By the Grace of the Sea by Pat Henry
A Woman's Solo Odyssey Around the World

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On May 5, 1997, when Pat Henry anchored her 31-foot Southern Cross sailboat in Acapulco Harbour, she became the first American women to sail around the world alone. At 56, with two adult daughters and three grandchildren, she is also the oldest woman in the world to have done so. Her voyage began in 1989 and took her through 40 countries, 27,000 miles and eight years. Her longest passage at sea was her first, 36 days from Acapulco to the Marquesas Islands in the South Pacific. Sailing without sponsorship and with little money, learning as she went, Henry encountered storms, near collisions, fatigue, equipment failures, uncharted reefs, health problems and weeks of solitude in her voyage. She supported herself by selling her watercolours - one reason the trip took so long. At her nadir in New Zealand, down to her last $3, unable to sell paintings, she abandoned herself to despair and considered ending her life by stepping off the boat. But this resourceful and resilient sailor also found beauty, diversity, romance and a network of friendships around the globe. Her solo circumnavigation is a triumph to rival Joshua Slocum's -the prototype for all that have followed. Henry's adventure began with the collapse of her import business in 1988. In debt and suffering a crisis of self-doubt, she moved aboard a 21-year-old sloop to live frugally in Santa Cruz harbour while working in a shoreside graphic arts studio. But Henry's wanderlust soon propelled her out of the harbour for a "brief cruise" to Mexico, and then, impetuously, onward around the world, never fully realizing the magnitude of her undertaking. A voyage of eight years cannot be written as a continuous narrative. Rather, the manuscript is a rich tapestry woven from discrete, chronologically sequential episodes like those in the attached writing sample. Several recurring elements - the author's letters to her friend Kitty; brief, dated logbook entries; and brief transcripts of the Voice of America broadcasts that brought the momentous events of the world into Henry's cabin in midocean -give structure to the narrative. So, too, do the maps that open each of the book's seven sections. Buoyantly adventurous by nature, Pat Henry is also a good storyteller and an admirable protagonist. There is good travel writing here, informed by an artist's eye and an observant student of human nature. Her best writing is in her descriptive passages, whether of people, a marketplace, or a tropical anchorage. Her story will require careful editing for continuity and transition, but the end result promises to be a winner. Illustrated, full-colour endsheets show photos from the voyage as well as several of the vivid waterclours Henry painted of scenes encountered along the way. These delightful paintings tell the reader much about the storyteller.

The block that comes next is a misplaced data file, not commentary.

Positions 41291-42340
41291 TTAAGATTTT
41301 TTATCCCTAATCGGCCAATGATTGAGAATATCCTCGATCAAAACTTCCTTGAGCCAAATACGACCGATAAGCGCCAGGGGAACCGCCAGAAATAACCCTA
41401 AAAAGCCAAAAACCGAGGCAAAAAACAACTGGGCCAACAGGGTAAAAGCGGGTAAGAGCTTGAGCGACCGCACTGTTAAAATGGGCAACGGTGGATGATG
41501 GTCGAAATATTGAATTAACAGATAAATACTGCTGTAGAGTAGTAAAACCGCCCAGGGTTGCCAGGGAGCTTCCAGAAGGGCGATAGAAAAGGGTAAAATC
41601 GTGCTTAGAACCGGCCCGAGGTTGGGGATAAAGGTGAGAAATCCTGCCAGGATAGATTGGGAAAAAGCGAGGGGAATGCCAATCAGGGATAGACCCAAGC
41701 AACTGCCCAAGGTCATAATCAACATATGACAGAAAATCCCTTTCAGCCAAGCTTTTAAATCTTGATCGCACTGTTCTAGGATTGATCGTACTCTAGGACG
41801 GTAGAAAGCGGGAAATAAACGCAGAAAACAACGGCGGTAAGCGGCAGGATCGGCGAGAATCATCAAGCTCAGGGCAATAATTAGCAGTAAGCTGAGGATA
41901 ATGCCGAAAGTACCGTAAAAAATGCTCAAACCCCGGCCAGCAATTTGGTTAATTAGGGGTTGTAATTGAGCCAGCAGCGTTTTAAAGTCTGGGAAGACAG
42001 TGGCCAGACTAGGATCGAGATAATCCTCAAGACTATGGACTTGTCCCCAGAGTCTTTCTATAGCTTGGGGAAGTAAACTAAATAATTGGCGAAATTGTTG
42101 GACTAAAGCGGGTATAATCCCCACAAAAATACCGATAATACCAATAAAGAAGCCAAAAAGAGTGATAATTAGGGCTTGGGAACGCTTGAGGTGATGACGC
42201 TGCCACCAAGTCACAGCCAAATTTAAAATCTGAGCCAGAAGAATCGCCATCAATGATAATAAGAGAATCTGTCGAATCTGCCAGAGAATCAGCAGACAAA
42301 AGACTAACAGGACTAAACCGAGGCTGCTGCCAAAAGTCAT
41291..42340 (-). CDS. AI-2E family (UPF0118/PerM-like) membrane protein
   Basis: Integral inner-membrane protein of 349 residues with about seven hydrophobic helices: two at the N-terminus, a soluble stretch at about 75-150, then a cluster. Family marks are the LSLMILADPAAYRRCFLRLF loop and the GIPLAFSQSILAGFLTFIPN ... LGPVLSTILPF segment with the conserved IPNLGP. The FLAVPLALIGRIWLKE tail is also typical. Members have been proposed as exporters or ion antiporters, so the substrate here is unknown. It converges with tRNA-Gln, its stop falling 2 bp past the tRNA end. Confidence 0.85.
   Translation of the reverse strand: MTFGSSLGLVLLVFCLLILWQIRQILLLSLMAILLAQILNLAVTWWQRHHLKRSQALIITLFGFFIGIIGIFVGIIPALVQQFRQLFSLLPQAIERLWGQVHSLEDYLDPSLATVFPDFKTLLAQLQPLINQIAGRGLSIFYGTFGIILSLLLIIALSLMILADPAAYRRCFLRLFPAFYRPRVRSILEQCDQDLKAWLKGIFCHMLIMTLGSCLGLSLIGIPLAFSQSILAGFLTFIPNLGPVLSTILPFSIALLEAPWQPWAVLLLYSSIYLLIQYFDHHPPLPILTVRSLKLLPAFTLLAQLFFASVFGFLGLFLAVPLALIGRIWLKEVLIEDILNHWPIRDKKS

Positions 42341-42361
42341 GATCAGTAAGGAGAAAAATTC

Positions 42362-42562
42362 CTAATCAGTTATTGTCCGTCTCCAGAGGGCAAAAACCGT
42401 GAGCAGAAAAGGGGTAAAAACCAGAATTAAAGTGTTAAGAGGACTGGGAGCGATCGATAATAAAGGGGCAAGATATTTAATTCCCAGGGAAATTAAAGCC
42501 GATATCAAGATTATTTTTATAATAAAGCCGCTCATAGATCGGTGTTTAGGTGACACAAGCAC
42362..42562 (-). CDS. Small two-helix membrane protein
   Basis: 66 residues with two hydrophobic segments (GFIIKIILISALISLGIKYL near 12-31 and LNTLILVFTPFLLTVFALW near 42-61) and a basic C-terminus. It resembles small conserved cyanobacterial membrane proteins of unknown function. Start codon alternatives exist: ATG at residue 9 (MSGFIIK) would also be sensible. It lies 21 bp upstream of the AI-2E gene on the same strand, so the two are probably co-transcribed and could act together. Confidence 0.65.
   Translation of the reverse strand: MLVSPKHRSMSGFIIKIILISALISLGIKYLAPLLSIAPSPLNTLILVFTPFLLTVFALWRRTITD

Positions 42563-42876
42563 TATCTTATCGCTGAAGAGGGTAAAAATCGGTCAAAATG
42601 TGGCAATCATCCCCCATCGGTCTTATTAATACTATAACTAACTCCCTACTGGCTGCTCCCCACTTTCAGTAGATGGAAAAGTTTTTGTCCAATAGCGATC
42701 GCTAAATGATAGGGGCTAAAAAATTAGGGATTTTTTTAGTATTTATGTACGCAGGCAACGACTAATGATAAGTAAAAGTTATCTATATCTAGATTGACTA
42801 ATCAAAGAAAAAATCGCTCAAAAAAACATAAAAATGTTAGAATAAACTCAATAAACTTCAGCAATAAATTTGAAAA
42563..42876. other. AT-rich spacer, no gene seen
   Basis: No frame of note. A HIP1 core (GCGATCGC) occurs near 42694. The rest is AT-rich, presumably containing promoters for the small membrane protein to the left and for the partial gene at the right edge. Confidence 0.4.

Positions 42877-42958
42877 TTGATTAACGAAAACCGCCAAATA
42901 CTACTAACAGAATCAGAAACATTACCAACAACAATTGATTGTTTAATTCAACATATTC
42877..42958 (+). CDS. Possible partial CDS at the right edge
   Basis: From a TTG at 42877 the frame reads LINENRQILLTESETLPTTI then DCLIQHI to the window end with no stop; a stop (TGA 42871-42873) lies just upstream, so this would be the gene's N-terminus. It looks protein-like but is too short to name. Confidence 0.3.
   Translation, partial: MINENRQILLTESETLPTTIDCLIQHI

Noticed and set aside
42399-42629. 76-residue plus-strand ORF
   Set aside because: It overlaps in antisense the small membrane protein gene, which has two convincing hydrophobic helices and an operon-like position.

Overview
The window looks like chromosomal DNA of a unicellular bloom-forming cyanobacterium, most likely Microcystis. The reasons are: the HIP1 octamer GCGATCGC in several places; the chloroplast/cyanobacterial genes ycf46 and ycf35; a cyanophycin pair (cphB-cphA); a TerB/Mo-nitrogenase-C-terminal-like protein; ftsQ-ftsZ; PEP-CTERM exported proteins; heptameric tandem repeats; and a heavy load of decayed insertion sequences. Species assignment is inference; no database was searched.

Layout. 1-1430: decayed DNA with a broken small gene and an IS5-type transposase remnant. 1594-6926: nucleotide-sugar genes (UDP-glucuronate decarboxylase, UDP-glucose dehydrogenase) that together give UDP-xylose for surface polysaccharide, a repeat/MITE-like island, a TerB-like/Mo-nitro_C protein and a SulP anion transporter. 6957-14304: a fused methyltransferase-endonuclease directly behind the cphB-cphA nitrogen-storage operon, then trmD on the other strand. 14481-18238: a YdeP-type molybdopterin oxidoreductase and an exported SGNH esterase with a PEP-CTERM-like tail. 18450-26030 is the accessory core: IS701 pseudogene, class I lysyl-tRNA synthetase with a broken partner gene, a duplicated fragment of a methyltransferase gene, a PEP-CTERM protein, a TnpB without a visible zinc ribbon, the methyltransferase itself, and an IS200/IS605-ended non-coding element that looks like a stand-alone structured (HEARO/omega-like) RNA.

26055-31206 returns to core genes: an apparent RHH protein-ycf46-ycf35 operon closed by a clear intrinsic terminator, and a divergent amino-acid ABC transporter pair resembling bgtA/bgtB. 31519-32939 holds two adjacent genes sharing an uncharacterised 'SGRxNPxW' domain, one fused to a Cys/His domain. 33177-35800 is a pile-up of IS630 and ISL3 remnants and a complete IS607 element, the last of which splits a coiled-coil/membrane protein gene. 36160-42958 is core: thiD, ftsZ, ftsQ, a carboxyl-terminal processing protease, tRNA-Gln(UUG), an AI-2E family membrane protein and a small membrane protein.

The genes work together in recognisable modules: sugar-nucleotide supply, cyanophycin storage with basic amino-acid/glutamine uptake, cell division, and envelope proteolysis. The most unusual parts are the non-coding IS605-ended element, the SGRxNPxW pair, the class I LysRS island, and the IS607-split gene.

About Pat Henry

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Pat Henry (Puerto Vallarta, Mexico), a recipient of the Joshua Slocum Society International Golden Circle Award, has sailed 80,000 miles on small boats. She is a contributing writer to SAIL magazine.
Published August 9, 2002 by International Marine Publishing. 388 pages
Genres: Education & Reference, Nature & Wildlife, Sports & Outdoors, Travel, Action & Adventure, Science & Math. Non-fiction

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Over the course of this memoirish travelogue, Henry emerges as an artist, creating original watercolors of the coastal villages she calls home, mounting exhibitions in galleries across the globe and earning enough money to support her sailing.

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